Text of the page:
Road bike for someone from the other side

stumpyjon
stumpyjon Posts: 4,069
edited June 2009 in Road buying advice
I'm looking to get a road bike but don't have a great deal of experience with them. I ride mountain bikes at the moment and have 3, full suss, hardtail and a commuter.

From the research I've done I'm thinking a triple would be better for me coming from a MTB background and there are some pretty nasty hills locally that have me in the lowest gears on my MTBs.

Thinking of spending up to a grand and really like the look of the Focus Cayo 105 triple from Wiggle.

I'm mainly going to be using it for commuting (about 17 miles each way to work, flipping MTBs spin out at 30mph :evil: ) and clocking up some mileage during the winter when I've had too much mud. Is the Cayo a reasonable bike and does the rest of my logic make sense?
It's easier to ask for forgiveness than for permission.

I've bought a new bike....ouch - result
Can I buy a new bike?...No - no result

Comments

  • guilliano
    guilliano Posts: 5,495
    edited June 2009
    Mr Stumpy

    You'd be surprised what you can get up with a 34t inner ring on a road bike that you would struggle with in the granny ring on a MTB. If you feel a triple would be comfortable then go for it, but I'm shocked at what I can climb with a compact having come from MTBs myself.

    From what I hear the Focus is a damn good bike for the money
  • kingrollo
    kingrollo Posts: 3,198
    If you are going for a new bike - I would go for a compact rather than a triple. Focus is a good bike - rated by many on here - don't hear many complaints. I would have thought being a stiff bike, it wouldn't be something I would want for commuting - but if youre an experienced MTB'ER I m guessing that this won't be an issue for you.
  • I've the 2007 Focus Cayo AND came to road biking after 5 yerars of MTBing. Great bike. I went for the compact and have not regretted it. Ridden up everything including 25-33% hills on various sportives.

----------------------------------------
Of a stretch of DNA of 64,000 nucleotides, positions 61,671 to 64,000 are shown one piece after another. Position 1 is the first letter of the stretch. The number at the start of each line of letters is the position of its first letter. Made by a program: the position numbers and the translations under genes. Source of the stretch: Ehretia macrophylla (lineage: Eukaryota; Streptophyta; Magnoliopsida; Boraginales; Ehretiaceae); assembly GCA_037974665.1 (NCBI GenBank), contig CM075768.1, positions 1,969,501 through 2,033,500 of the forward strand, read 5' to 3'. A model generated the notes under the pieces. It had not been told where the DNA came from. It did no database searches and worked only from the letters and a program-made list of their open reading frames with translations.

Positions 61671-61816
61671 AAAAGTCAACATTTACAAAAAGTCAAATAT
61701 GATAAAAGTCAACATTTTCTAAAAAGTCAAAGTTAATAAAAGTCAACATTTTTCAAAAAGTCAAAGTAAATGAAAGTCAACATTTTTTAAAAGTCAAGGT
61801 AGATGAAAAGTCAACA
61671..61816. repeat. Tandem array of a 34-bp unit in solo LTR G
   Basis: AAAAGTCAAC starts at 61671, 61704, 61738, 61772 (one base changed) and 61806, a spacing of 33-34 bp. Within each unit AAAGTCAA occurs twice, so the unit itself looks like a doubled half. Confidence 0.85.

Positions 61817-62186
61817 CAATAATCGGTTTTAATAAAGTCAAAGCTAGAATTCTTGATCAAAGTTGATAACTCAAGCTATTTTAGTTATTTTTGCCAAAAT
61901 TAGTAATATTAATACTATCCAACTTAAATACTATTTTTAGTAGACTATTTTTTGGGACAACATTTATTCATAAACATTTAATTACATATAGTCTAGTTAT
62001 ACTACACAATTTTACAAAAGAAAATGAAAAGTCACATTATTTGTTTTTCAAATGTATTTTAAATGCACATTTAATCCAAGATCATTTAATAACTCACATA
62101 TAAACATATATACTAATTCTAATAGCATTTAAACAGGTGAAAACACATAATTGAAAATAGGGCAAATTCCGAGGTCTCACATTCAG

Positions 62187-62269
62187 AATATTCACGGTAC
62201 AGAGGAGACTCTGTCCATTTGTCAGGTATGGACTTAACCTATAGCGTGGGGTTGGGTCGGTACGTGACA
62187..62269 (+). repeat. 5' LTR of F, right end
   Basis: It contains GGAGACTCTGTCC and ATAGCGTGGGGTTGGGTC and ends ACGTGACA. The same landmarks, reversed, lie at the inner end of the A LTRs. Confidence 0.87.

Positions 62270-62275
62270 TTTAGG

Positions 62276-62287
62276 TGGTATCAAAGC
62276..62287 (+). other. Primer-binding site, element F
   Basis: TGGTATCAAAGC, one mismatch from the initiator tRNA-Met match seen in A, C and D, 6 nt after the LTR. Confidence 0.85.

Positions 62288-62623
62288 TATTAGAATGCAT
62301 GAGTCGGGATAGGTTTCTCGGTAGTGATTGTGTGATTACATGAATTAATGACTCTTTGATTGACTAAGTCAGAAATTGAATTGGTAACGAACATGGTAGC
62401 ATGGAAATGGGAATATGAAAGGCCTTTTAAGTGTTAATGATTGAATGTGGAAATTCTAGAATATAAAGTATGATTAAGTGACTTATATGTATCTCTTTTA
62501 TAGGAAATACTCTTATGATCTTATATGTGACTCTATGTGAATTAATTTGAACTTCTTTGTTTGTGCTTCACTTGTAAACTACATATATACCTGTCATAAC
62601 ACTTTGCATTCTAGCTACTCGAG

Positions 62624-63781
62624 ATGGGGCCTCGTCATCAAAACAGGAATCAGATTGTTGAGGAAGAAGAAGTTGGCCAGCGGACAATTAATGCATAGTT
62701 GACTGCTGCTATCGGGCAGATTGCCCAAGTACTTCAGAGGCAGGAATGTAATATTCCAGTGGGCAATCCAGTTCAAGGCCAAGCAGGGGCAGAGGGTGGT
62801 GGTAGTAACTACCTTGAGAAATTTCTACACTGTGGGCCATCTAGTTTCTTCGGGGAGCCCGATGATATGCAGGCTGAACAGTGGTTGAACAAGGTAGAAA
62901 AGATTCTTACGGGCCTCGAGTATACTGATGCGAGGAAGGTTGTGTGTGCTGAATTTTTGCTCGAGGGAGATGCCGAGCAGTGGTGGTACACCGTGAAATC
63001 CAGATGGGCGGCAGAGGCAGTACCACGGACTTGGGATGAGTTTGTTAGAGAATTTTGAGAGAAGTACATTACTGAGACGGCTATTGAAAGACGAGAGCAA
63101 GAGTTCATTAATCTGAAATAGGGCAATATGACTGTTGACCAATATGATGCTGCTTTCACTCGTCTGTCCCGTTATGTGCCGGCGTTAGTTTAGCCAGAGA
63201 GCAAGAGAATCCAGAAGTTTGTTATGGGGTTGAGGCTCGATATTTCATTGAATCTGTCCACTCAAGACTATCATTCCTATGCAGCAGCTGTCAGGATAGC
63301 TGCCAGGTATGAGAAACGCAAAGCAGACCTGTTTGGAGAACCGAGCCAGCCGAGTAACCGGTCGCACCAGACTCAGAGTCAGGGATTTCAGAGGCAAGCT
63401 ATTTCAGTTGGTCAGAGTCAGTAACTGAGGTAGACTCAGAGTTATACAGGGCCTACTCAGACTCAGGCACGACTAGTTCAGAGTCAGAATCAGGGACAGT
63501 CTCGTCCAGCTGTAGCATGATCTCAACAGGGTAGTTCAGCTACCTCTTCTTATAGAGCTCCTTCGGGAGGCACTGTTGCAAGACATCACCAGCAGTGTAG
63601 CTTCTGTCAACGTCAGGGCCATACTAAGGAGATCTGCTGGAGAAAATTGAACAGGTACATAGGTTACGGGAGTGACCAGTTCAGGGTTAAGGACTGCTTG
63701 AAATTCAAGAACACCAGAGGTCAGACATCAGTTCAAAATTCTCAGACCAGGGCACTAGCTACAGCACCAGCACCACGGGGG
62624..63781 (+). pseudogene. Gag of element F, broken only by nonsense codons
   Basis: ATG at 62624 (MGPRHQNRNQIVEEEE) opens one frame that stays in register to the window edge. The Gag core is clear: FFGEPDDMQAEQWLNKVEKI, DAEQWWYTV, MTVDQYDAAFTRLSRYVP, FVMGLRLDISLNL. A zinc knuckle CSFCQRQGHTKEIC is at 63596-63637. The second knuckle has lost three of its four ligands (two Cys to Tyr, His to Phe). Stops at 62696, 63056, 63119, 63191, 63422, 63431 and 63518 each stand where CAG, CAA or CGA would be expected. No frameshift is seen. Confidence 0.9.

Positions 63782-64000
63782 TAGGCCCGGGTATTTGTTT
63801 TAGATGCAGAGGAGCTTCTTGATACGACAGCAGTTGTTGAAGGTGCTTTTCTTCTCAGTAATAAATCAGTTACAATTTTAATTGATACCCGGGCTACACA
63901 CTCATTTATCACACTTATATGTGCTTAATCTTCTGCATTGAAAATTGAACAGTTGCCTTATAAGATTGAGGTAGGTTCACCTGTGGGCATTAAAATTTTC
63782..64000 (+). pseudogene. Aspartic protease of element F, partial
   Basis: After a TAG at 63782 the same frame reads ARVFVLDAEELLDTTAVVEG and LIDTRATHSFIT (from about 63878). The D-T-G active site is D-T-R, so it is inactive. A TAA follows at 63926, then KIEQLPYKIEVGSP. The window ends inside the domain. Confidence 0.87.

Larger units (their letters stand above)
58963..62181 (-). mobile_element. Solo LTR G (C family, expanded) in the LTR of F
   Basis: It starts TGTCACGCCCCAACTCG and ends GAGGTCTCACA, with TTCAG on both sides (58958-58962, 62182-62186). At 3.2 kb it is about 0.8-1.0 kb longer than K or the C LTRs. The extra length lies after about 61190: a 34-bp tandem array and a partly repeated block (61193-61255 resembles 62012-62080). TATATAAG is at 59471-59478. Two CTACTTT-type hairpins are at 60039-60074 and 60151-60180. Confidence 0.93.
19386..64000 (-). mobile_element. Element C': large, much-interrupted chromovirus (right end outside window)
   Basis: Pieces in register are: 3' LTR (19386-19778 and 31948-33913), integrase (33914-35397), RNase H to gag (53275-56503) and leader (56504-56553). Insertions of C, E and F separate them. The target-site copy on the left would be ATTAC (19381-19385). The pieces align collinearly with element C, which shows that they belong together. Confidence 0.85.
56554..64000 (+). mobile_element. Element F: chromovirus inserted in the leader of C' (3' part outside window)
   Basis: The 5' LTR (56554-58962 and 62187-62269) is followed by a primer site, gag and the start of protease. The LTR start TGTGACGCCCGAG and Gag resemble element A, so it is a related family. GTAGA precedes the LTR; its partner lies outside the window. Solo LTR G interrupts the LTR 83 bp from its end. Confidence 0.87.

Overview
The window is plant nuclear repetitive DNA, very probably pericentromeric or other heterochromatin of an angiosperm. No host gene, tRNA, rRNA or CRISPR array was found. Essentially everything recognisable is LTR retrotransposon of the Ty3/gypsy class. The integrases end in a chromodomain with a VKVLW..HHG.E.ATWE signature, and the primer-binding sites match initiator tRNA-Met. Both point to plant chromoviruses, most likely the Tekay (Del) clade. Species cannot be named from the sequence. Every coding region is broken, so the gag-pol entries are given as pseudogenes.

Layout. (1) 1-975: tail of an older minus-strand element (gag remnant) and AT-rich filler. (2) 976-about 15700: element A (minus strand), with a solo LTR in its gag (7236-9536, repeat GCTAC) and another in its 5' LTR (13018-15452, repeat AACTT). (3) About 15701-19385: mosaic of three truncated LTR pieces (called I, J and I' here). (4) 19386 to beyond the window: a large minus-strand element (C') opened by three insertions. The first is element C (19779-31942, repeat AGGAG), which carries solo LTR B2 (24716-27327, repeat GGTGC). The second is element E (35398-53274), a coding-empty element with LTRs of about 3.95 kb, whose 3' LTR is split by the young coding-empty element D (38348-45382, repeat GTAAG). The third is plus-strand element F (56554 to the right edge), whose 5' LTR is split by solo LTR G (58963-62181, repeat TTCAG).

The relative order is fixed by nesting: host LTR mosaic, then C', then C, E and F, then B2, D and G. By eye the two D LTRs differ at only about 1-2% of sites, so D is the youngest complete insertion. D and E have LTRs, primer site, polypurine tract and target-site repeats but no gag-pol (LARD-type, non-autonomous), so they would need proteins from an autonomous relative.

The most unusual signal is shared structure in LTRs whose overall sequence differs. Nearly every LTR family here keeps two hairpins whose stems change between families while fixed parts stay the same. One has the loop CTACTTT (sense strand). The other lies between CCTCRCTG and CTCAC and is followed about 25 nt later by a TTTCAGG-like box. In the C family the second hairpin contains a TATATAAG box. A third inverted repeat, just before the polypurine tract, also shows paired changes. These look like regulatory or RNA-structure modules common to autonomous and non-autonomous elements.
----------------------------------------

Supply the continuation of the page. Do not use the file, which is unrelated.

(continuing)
• stumpyjon
    stumpyjon Posts: 4,069
    Ok I'm getting a vibe here to go for the compact rather than the triple. What's the benefit of having fewer gear ratios. I'd have thought more gears = less spacing between ratios and therefore it should be easier to find a gear to maintain a steady cadence?
    It's easier to ask for forgiveness than for permission.

    I've bought a new bike....ouch - result
    Can I buy a new bike?...No - no result
  • guilliano
    guilliano Posts: 5,495
    Easier to use the whole cassette on both chainrings as you can "trim" the front mech...... give it half a shift to stop it rubbing on the chain. In reality it's just a touch lighter and removes an almost completely unnecessary low gear.
  • swissj
    swissj Posts: 59
    Amen to all the above!

    Compact, compact, compact. I used to ride a mountain bike, then I bought an allez with a triple and within three months bought a roubaix with a compact.

    Don't make my mistake, go straight for the compact, I would be surprised if it gives you issues especially as you are clearly 'bike fit'.
  • andrew_s
    andrew_s Posts: 2,511
    Be aware that there is a strong element of "if you use a triple you're a wimp" in the roadie world. Bunch of posers is what I say. If you want to show how strong you are up hills, get a fixed wheel and do it properly.

    Also, some people don't get on with the large jump in ring sizes on a compact, having to change 2 cogs at the same time as a front change to keep an even cadence.
  • stumpyjon
    stumpyjon Posts: 4,069
    Hmm, definitely veering towards a compact despite all my MTB leanings. Just worked out the ratios and all I lose is the 1.1 : 1 ratio. Looks like most of the ratios form the middle ring are duplicated. I must admit shifting both front and rear simultaneously on the MTB can get annoying.
    It's easier to ask for forgiveness than for permission.

    I've bought a new bike....ouch - result
    Can I buy a new bike?...No - no result
  • keef66
    keef66 Posts: 13,123
    Well my 52 year old knees require me to maintain a pretty fast, constant cadence, so I went for a triple. Not for the one lower gear, but for the closely spaced rear cassette and much less chainring swapping. Never regretted it for a moment; it suits me perfectly.

    And think how much fiter I have become lugging that extra alu chainring around with me!